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I can’t tell you how many movies I’ve seen where someone shoots a gun and all you hear is a “pfft” sound, thanks to the magical silencer. Even worse is when it has that obnoxious “pew!” sound.

Gaming is no better. In fact, games are notorious for having these ridiculously amazing silencers that make it so you won’t be heard even if you’re 5 feet away from someone.

In reality, though, things are different (and complicated).

First off, let me state this: I prefer the term “suppressor”. “Silencer” is actually technically accurate, as the original maker of this device called it a silencer, but it does NOT, by any stretch of the imagination, “silence” a weapon.

I’m not going to get into the nitty-gritty details here; if you want the full details, this has to be one of the best articles on how suppressors work that I’ve read. If you don’t feel like reading something that long, however, I’ll give you the TL;DR version right here.

Suppressors DO reduce the sound, but it’s not as much as you think. Overall, it’s very dependent on caliber, barrel length, and the powder load. Also, you can factor in sub-sonic ammunition, which we’ll briefly talk about further down the article.

Since we focus a lot on sniper games, let’s actually take one of my favorite real world rifles & mid-range calibers: A Remington 700 chambered in .223. This is a classic sharpshooter’s rifle, and one of these days I will own one (aside: with this bullpup chassis, because I’m a huge Desert Tech SRS fan). Unfortunately, I live in Illinois, so I won’t be suppressing mine once I finally build it (suppressors are illegal here – and before you start, this is a gaming blog, not a 2nd Amendment blog – I am a crazy liberal who enjoys precision shooting, but this is not the place for that discussion).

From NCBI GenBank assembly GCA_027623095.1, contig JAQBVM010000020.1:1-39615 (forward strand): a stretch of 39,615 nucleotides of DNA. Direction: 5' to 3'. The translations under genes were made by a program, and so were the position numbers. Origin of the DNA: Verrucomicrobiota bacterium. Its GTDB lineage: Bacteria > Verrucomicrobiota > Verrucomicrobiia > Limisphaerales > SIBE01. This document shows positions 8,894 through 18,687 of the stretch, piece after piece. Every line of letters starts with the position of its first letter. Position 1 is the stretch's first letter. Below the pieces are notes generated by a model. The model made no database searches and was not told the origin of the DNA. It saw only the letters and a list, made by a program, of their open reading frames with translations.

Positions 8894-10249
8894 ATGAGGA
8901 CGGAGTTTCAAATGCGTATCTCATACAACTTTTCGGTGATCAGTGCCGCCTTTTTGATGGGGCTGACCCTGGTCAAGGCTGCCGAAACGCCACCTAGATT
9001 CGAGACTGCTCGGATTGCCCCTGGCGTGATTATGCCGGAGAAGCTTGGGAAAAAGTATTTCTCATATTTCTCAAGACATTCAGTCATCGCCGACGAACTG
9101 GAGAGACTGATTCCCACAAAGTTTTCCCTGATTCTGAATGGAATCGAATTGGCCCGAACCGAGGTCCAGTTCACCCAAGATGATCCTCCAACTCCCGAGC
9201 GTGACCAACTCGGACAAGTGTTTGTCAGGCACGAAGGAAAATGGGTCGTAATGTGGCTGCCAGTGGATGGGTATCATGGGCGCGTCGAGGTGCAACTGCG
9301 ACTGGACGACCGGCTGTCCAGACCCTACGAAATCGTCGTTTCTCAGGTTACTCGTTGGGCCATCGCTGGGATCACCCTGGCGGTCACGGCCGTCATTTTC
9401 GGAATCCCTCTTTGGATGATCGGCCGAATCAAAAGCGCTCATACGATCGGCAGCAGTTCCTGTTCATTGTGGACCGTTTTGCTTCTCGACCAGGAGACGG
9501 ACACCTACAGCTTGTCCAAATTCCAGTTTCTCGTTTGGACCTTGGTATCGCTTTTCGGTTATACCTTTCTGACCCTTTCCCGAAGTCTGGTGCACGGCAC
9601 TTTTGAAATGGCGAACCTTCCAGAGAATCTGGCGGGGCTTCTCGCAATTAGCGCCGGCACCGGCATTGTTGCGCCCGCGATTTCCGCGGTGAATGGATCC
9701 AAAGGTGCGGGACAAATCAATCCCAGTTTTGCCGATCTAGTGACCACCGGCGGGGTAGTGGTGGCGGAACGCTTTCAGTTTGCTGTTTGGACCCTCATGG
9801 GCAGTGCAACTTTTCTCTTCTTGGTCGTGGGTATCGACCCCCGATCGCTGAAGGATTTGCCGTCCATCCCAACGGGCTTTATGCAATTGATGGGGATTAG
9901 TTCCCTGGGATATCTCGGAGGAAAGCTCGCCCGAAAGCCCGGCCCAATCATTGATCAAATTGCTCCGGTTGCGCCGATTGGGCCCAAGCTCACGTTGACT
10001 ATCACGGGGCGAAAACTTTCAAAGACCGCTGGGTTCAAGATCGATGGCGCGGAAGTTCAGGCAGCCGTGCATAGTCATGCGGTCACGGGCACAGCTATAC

Unsuppressed, the average dB rating fired from that rifle will be perceived at 160dB. To put that in perspective, that’s just 5dB below what it would sound like if you could stick your head in a Boeing 747’s engine while it was running.

Suppressed, it’ll shave off a bit, dropping it to around 135dB. That’s still pretty loud, my friends.

Thanks to Wikipedia, I’m actually also able to talk about sub-sonic ammunition and their dB levels for this very rifle & caliber. Suppressed, with sub-sonic ammunition (which is designed to move slower and not break the sound barrier), you’re looking at about 122dB perceived noise level. That’s about what a space shuttle launch would sound like 3 miles away, which is still pretty loud.

If you fire that rifle indoors, suppressed or not, your ears will be ringing. Trust me.

Now, smaller calibers tend to get better, but overall, you’re still going to hear the shot in the area.

Longer barrels, believe it or not, are actually quieter: There is more room for the explosion to do it’s thing inside the barrel before it has a chance to bust your ear drums.

So, there you go. Suppressors are not magical devices that make your gun sound like a baby’s sneeze. They do help reduce muzzle flash and recoil, though, and combined with proper ear protection you can spend a decent amount of time at the range firing round after round with no ill effects.